Alkali Metals
Complexe Ions
Metal Extraction
Group VII: Halogens
Lewis Acids and Bases
Noble Gases
Period 3
Substitution Reactions
The Periodic Table
Transition Metals

Other Section

Applied Fundamental

Metal Extraction

Blast Furnace

This is an industrial process to reduce iron oxides to obtain iron. It is a continuous process where iron (III) oxide (Fe2O3), coke and limestone are fed into the top, and heated by having hot air blown in near the bottom. There is a whole series of reactions taking place in the blast furnace (for a diagram see here).

First of all, the coke reacts with the oxygen in an exothermic reaction to form carbon dioxide, which then reacts with further coke to make carbon monoxide which is the reducing agent.

C + O2 ® 2CO2
CO2 + C ® 2CO

Now at about 1200°C carbon monoxide reduces most of the iron (III) oxide as follows:

Fe2O3 + 3CO ® 2Fe(l) 3CO2

But then what is the purpose of putting the limestone in the blast furnace, since we haven't used it yet. It decomposes to form carbon dioxide (which can become carbon monoxide for the above reactions) and calcium oxide and this removes some sand impurities as slag, which is used to make construction materials.

CaCO3 ® CaO(s) + CO2
CaO + SiO2 ® CaSiO3 (l)

The problem with the iron that is produced from the blast furnace is that it is quite impure so it has to be treated to remove these impurities. Firstly, magnesium is added to the mixture which reacts with sulphur to form MgS

Next, oxygen is blown into the the molten mixture with lime added in the Basic Oxygen Process this forms oxides of phosphorous, manganese etc. which react with CaO to make a slag that floats to the top. However, not all carbon is removed, but this is good because pure iron is too soft and a bit of it makes it stronger but not so much that it is brittle.

It is not possible to extract all metals by this process because rather than form pure metal they react to form carbides. For example titanium which reacts with carbon to make carbode:

TiO2 + 3C ® TiC + 2CO


Aluminium is extracted from Bauxite by electrolysis. This is done by dissolving it in molten cryolite, this lowers the required heat to melt Aluminium Oxide from 2000°C to 970°C. At the cathode, aluminium is reduced and at the cathode oxygen is oxidised in the following reactions.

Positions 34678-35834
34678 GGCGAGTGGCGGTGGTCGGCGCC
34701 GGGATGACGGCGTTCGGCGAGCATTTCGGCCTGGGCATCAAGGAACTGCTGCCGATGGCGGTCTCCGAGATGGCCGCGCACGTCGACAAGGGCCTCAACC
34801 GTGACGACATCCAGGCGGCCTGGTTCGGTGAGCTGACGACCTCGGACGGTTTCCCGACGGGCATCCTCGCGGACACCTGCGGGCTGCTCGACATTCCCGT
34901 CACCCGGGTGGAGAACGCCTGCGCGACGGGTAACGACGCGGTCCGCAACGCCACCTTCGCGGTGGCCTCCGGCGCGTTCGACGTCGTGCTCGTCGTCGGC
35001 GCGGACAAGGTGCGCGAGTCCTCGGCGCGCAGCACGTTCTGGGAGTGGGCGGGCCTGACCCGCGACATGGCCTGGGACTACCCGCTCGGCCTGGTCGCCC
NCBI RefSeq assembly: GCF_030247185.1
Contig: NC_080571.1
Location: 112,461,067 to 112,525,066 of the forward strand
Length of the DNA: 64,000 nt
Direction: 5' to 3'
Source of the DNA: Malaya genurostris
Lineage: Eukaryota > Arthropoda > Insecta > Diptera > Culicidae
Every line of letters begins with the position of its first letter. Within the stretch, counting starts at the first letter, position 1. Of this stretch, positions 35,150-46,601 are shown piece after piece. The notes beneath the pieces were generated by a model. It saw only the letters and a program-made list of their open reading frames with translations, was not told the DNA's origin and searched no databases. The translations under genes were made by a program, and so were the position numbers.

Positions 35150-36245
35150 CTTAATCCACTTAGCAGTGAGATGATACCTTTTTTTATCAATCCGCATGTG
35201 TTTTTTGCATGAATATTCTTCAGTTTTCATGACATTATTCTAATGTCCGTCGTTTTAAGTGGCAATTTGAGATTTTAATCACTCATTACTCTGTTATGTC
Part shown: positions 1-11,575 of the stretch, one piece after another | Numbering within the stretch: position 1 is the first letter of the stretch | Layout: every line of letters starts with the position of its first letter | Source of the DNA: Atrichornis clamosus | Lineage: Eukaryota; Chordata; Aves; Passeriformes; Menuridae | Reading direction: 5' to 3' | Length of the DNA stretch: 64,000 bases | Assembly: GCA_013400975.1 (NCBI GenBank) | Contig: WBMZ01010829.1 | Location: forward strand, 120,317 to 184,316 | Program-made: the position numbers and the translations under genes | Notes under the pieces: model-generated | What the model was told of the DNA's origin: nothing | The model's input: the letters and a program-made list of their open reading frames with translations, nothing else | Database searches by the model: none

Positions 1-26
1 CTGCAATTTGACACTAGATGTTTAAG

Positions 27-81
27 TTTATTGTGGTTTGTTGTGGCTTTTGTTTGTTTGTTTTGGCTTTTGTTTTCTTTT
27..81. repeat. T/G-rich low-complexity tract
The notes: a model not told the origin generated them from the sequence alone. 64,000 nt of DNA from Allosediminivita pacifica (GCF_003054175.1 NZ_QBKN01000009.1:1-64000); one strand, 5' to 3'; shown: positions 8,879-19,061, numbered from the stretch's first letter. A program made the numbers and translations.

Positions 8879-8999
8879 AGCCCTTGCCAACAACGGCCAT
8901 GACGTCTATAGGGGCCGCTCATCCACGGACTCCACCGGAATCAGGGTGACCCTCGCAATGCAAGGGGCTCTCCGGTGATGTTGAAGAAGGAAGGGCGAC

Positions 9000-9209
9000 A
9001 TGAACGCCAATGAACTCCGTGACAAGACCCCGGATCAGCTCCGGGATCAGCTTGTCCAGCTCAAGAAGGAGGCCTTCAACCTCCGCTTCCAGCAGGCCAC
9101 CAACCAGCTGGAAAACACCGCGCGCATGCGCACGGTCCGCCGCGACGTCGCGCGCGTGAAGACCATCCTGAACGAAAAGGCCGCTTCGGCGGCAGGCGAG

Al3+ + 3e- ® Al
2O2- ® O2 + 4e-

In terms of the economics, this process requires alot of electricity which means it is only done in places where using large amounts of electricity is cheap.

The process also causes environmental damage because some the oxygen produced, reacts with the anode (which is carbon) to form carbon monoxide and carbon dioxide. And the waste cryolite could contaminate can cause fluoride pollution.


Titanium is a very useful metal, but unlike iron, having any carbon in it ruins the strength of Titanium, therefore titanium is extracted from a chloride. But the Ore is Titanium Oxide (TiO2) also known as rutile. This is converted into titanium (IV) chloride using chlorine and coke at 900°C in the following reaction.

TiO2 + 2C + 2Cl2 ® TiCl4 + 2CO

Titanium Chloride is a colourless liquid and is then purified by fractional distilation. And now to extract the titanium it is reduced by sodium (or magnesium) at 500°C, but since the reaction is exotrhermic, the temperature eventually gets up to 1000°C. The reaction is also performed in an atmosphere of argon because it is a noble gas and doesn't react. This is to prevent contamination with oxygen or nitrogen.

TiCl4 + 4Na ® Ti + 4NaCl

It is called a batch process because it isn't continuous, and is very expensive because of the extra chemicals that have to be added, the high temperatures, the danger of TiCl4 and the argon atmosphere that has to be maintained. And it is for this reason that despite its properties being more desirable than steel and its larger abundance than iron, it is only used in circumstances when nothing else will do because of the cost.


Especially in the UK where landfill sites have only a few years left but around the world as well, recycling is being used more and more to prevent wastage and carbon emissions. But here we look at the science and reality of recycling.

Iron and Alumnium are an example of two metals that are extensively recycled, your drinks cans are usually made of one of these.

Iron is recycled in a number of ways. A large amount is added to the BOS process before the impure iron is added, but this produced carbon dioxide. Another method, which is much easier and also doesn't directly produce any carbon dioxide is to simply melt the scrap.

Aluminium on the other hand is very often a more desirable metal to recycle, because of the expensive of extracting it from its ore, and melting cans uses only 5% of the energy of extracting the equivalent amount. And the quality of this metal is often very good. However, there is an energy cost of collecting and sorting all of the rubbish which also has to be considered before deciding whether recycling or extraction is more efficient.